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Quotational Therapy: Part 106 -- The Fed Chair Wants Social Security Reform.

Bernanke, On Entitlement Reform-


Ben Bernanke explains the urgent necessity of entitlement reform in this country:

...the coming demographic transition will have a major impact on the federal budget, beginning not so very far in the future and continuing for many decades. Although demographic change will affect many aspects of the government’s budget, the most dramatic effects will be seen in the Social Security and Medicare programs...

The fiscal consequences of these trends are large and unavoidable. As the population ages, the nation will have to choose among higher taxes, less non-entitlement spending, a reduction in outlays for entitlement programs, a sharply higher budget deficit, or some combination thereof.

Bernanke also noted that a failure to reform entitlements could very well lead to a diminishing standard of living for Americans in the future. The consequences of a lack of reform = serious harm to the economy. Fortunately, there are answers. We have the answers. The answer begins with Social Security reform.

Read Bernanke's entire October 4, 2006 speech here.

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Posted by Will Franklin · 16 October 2006 12:20 PM


I knew I was going to like this guy.

Posted by: Ken McCracken at October 16, 2006 12:56 PM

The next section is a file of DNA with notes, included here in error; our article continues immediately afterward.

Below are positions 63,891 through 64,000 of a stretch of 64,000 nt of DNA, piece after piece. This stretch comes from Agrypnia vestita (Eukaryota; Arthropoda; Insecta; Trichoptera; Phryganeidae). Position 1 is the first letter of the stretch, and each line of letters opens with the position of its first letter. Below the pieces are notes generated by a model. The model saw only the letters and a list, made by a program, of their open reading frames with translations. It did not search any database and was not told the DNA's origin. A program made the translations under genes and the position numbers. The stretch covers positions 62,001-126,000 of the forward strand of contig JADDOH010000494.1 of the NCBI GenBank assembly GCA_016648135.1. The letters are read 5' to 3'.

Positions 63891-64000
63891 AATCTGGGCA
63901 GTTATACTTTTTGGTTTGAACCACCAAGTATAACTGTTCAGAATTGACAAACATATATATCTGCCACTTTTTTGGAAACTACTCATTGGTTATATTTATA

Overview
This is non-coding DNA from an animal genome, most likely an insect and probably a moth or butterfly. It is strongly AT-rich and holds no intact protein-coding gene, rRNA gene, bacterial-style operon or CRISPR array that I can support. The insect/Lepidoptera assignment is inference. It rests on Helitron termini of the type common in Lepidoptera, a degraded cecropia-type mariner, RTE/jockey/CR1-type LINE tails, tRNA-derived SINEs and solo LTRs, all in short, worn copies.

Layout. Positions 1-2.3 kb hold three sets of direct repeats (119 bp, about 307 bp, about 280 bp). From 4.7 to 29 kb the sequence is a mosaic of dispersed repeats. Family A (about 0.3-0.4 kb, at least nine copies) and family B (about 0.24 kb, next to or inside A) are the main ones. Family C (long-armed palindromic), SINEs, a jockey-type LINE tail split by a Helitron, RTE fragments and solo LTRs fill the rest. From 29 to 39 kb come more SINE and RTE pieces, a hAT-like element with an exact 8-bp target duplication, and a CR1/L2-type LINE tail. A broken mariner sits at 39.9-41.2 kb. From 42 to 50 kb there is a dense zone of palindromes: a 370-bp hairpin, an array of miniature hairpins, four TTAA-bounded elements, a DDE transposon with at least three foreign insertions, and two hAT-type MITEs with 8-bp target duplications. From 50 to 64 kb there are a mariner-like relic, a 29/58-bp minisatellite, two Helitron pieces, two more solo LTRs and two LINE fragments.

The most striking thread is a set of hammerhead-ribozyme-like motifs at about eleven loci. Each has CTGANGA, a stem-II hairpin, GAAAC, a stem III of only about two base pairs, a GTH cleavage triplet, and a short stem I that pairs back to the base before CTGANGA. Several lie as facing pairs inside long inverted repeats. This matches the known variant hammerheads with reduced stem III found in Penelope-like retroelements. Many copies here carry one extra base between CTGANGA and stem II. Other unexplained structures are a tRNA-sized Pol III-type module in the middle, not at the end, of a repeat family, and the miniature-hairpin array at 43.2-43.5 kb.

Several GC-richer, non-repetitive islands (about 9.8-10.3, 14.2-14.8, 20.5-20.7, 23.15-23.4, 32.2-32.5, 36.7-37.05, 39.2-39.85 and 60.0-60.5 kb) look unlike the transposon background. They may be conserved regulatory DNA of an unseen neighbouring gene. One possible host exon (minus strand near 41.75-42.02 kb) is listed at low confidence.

Thanks, Will, for your attention to Bernanke's warnings. Here are a few more tidbits on the size of the problem, all of which can be verified by reading the Trustees' report at www.ssa.gov (and following the links to the Office of the Actuary.)

The current Soc Sec shortfall is measured at $13.4 Trillion in present value.
That's up from $10.5 T, projected in the 2003 Trustees' report. Most (though not all) of the increase is attributable solely to the passage of three years.
Those who refer to Soc Sec as a "phony crisis" are neglecting a few key facts. First, the currently projected shortfall over the next 75 years is actually bigger than the one that the Greenspan Commission confronted in a crisis atmosphere in 1981-83. One often hears about how that was a "real" crisis then, whereas the current one isn't nearly as serious. But that's wrong; the current projected deficit over the next 75 years, even relative to our larger economy, is actually bigger than the one they addressed then. In fact, if we still used the same methodology they used (the Trustees' methodology was changed in 1988) it would be seen as nearly twice as big.
The chances of the problem going away, or even being postponed to a significant degree, are negligible at best. The Trustees project that program costs will exceed program revenues by 2017. Even if all the economic and demographic factors break in the same direction, that date barely moves. There's only a 10% chance it is delayed until 2020, and a 2.5% chance of preserving positive cash flows beyond 2022 under current law.
Finally, the Trustees have been warning about this problem for years and, as data comes in, it only confirms their predictions. The current projection of a cash crunch in 2017 happens to match the figure given in the 1991 Trustees' report -- 15 years ago! So then we had 26 years of lead time to make equitable and sound reforms, and now we have 11, and the choices are far worse. All that obstruction and delay have done for us is to constrain our options and to worsen the shortfall.

Posted by: Feverishb at October 17, 2006 06:30 AM

You're doing great stuff, Will.

Bernanke is absolutely right about reduced standards of living in the future if we fail to act on entitlement reform. When will we ever learn?

Posted by: James Hamilton at October 17, 2006 08:57 AM